Viewing any given document, the keywords assigned to it will be visible in the inspector. You can also add the keywords column to the outline view, and you can see the color associated with each keyword as “chips” in the corkboard view if you enable that (View->Corkboard Options).
If this solution appeals to you, note that you can easily add a keyword to multiple documents in a collection by selecting all of those documents and then dragging the keyword from the floating keyword panel (you get to this from Project->Project Keywords, btw).
Hope that helps!
That could work—especially as I don’t use keywords at the moment. The only downside compared to Collections is the extra step of doing the search (and saving the results as a … collection. Collections give me instant and visual feedback of everything that needs to be revised/aligned/whatever. When the purpose of the collection has been dealt with I remove the documents(s) until none are left when I delete the collection.
If selecting the “save search as collection…” option from the search toolbar is cumbersome, you can just use the “search” button in the keywords floating panel. Then there aren’t any collections to delete (just the keyword, once there aren’t any documents with it assigned).
But if there are no collections then there is no visual feedback that there are (other) items that need attention. Keywords only indicate that the current visible document(s) has/hasn’t got issues.
I’m not sure I understand; if you use the keyword panel’s search button, the search results will show you all of the documents with that keyword. And if you use the outliner column for keywords, you can easily skim an expanded outline of your entire manuscript for documents which still have issues (i.e. documents that still have keywords assigned). But saved searches are as easy to create as regular collections, so you can have your cake and eat it from every angle too.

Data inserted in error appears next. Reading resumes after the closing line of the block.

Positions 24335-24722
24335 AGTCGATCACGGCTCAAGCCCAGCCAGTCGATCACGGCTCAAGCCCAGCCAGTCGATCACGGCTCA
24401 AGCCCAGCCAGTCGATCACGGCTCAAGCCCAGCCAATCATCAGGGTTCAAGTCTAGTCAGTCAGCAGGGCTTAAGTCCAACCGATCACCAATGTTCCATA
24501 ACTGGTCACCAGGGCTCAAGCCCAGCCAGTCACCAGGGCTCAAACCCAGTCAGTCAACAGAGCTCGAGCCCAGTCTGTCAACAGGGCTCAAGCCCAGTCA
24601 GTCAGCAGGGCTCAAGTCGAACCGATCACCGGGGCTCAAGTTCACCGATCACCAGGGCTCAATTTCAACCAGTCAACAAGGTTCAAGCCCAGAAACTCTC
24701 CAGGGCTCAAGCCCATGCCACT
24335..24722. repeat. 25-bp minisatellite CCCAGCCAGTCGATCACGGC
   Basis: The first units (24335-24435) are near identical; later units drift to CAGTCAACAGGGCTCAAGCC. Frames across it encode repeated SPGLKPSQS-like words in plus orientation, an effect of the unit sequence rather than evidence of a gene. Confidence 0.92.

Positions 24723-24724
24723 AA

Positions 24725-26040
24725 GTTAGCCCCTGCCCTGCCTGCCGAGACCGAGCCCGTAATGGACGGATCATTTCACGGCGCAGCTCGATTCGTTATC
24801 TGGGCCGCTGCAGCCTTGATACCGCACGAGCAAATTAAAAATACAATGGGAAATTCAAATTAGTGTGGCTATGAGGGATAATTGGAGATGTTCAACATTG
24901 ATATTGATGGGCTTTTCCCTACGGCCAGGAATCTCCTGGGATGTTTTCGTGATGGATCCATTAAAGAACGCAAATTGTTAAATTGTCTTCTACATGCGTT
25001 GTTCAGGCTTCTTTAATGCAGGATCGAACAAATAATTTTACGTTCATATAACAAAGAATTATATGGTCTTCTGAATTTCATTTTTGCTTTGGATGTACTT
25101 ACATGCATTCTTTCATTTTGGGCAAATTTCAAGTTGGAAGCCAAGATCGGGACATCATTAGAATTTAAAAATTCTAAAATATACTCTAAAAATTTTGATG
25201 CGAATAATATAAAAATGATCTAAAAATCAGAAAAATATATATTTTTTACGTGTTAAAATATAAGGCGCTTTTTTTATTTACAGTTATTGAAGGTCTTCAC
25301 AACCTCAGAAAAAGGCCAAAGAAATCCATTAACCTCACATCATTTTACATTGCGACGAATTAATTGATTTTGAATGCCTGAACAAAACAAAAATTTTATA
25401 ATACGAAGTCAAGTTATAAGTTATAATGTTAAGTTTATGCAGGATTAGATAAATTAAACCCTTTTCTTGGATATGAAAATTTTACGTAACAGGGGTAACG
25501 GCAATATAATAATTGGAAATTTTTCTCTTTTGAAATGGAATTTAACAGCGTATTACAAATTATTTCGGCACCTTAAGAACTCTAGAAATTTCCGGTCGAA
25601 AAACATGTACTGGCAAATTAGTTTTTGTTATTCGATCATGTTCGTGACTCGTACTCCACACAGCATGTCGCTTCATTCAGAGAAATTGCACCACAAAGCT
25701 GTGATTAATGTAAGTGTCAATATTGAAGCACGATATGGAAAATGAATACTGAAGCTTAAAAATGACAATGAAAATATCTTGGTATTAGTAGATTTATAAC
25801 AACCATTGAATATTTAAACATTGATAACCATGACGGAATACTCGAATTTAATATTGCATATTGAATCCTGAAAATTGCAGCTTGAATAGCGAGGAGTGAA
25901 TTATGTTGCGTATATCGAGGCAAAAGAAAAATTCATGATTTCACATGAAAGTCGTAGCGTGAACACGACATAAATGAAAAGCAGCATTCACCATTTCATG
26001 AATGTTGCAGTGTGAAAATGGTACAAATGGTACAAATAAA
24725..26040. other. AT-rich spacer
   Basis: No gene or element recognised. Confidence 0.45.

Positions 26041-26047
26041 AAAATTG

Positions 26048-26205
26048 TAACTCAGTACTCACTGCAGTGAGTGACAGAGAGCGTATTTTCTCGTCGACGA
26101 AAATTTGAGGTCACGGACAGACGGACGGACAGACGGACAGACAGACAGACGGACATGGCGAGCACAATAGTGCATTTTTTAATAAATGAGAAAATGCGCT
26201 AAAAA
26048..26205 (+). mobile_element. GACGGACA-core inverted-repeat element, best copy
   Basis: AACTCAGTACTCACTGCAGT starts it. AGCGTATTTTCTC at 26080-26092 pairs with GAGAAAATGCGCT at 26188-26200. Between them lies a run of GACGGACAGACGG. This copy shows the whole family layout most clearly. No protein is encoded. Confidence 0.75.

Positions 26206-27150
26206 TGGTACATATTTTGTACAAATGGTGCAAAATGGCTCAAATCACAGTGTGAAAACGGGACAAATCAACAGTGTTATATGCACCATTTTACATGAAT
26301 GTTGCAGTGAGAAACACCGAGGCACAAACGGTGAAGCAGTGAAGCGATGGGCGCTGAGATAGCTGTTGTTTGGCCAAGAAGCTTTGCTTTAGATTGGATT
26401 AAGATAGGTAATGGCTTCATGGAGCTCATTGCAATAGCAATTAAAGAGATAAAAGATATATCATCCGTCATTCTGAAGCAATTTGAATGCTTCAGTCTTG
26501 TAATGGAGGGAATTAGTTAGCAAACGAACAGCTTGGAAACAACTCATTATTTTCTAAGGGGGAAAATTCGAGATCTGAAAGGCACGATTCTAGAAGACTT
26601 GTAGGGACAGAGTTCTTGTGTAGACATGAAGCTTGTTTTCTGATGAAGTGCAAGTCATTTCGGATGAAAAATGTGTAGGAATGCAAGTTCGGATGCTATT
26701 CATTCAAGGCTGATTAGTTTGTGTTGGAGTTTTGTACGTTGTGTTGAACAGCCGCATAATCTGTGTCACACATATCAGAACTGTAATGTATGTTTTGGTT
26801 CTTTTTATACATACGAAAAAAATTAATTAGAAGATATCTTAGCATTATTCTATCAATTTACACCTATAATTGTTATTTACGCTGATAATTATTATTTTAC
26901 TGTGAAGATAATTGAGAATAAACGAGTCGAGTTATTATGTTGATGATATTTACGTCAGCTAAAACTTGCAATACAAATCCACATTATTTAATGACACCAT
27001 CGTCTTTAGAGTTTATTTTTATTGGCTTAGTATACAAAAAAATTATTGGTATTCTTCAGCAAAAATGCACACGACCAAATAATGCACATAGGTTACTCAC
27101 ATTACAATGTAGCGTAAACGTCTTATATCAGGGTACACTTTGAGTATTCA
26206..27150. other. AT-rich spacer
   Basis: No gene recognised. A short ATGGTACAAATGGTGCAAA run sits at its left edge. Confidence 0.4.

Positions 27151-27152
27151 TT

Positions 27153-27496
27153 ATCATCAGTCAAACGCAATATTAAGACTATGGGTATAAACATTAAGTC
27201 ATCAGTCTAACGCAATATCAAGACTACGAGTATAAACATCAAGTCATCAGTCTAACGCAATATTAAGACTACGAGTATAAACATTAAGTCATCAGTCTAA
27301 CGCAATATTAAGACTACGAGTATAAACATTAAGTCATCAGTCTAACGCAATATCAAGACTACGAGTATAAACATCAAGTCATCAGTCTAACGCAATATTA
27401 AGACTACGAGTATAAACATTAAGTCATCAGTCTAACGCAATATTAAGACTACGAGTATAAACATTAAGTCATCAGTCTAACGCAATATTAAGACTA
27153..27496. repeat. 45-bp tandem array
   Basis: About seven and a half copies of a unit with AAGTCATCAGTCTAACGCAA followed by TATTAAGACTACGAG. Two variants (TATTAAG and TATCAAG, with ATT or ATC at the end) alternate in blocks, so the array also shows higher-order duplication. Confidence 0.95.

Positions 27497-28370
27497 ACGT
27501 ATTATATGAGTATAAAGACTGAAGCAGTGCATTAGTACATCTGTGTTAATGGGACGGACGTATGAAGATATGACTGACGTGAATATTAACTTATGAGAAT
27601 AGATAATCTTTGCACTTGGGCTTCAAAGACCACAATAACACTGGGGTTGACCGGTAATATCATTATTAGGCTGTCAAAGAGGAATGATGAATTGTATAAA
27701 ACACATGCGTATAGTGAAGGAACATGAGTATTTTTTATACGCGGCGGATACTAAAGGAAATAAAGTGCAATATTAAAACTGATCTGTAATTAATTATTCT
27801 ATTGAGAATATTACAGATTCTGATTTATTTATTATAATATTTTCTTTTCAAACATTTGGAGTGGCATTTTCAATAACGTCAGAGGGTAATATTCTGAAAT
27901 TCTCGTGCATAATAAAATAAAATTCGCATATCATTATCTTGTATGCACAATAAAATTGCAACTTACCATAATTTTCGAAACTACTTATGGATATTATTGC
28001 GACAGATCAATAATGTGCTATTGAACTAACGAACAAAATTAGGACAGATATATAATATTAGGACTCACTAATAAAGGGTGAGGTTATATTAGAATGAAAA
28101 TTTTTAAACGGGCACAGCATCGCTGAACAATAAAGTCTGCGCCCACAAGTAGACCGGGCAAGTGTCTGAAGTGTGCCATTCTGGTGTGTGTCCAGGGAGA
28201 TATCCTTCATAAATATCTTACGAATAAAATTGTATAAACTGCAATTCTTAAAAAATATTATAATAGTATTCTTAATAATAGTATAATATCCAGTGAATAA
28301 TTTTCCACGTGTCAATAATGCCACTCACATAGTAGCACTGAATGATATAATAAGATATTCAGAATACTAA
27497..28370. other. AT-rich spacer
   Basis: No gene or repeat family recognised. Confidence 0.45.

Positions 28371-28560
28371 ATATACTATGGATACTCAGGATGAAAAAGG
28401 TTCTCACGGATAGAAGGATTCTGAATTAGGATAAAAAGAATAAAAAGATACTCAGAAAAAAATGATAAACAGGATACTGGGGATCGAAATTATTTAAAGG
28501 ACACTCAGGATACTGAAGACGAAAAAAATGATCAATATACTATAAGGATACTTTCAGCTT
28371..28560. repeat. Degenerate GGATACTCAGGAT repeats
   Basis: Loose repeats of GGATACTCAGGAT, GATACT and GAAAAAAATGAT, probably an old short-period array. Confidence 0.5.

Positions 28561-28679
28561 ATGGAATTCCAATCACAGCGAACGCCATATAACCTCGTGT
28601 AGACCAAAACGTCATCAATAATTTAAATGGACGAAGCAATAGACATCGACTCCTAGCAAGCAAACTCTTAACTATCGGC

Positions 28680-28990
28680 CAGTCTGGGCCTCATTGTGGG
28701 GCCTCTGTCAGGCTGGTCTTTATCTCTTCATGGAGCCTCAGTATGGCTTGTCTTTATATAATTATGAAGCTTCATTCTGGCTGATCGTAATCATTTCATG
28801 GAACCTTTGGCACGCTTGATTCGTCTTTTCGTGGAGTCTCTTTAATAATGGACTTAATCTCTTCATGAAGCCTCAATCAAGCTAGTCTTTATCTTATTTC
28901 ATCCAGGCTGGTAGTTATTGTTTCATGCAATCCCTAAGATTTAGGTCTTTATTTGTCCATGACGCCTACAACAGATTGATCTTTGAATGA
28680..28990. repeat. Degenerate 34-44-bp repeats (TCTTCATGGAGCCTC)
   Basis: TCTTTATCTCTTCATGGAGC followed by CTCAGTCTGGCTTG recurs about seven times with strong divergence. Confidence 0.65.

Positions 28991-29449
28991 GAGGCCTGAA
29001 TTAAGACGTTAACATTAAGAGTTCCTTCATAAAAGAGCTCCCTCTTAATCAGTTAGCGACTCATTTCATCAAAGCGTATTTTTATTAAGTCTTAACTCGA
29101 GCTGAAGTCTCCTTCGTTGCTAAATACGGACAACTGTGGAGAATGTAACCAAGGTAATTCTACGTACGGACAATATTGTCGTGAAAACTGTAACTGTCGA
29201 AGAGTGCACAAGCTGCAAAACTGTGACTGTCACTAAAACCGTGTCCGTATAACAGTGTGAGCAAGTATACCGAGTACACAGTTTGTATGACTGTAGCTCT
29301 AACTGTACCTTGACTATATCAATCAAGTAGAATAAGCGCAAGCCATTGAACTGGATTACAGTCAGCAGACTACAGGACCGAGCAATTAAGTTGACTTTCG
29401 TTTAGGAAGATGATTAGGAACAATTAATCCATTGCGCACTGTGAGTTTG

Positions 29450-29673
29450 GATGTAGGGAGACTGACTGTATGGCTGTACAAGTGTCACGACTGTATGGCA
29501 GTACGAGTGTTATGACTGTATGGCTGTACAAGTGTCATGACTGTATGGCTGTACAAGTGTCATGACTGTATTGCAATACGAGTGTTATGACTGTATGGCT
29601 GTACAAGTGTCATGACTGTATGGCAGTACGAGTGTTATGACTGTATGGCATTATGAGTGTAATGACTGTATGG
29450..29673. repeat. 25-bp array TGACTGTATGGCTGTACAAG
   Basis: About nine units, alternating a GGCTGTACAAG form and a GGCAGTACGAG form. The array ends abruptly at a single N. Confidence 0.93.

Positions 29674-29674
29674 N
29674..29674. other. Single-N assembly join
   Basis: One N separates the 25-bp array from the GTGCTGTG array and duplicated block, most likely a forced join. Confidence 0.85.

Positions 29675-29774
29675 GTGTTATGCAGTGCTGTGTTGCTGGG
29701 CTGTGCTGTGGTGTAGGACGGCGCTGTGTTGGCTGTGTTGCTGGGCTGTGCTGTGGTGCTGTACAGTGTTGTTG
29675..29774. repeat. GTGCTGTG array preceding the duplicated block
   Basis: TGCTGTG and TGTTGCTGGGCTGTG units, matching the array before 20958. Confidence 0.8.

Another reason I have for using Collections (rather than keywords) for “revision” is compiling the subset of documents that need resolution. Can’t do that with Keywords — without first creating a Search Collection, which requires another step.
Not so, I believe. If you do a search on a keyword and select the resulting set of documents, the dropdown in the Compile dialog should give you “Current Selection” … no collection required.
I wish I could append Robert’s signature, but I have to refrain.
That’s true (in this situation) for a search for a specific keyword. However, having collentions each containing the documents that have to be revised for a single criteria is better in my opinion as the entire list of such collections is both visible directly above the Binder and more easily accessed.
When documents have many different issues needing resolution then the collection approach is visually better. And means that nothing gets overlooked whereas keywords require either an inconsistent document to be open as a remembrance that something is wrong, or the user to remember all the keywords they used and conduct searches for them. Complex documents with complex faults could need many unmemorable keyowrds.
To get around those limitations of one-shot searches of course one can save “Search results” as a … collection.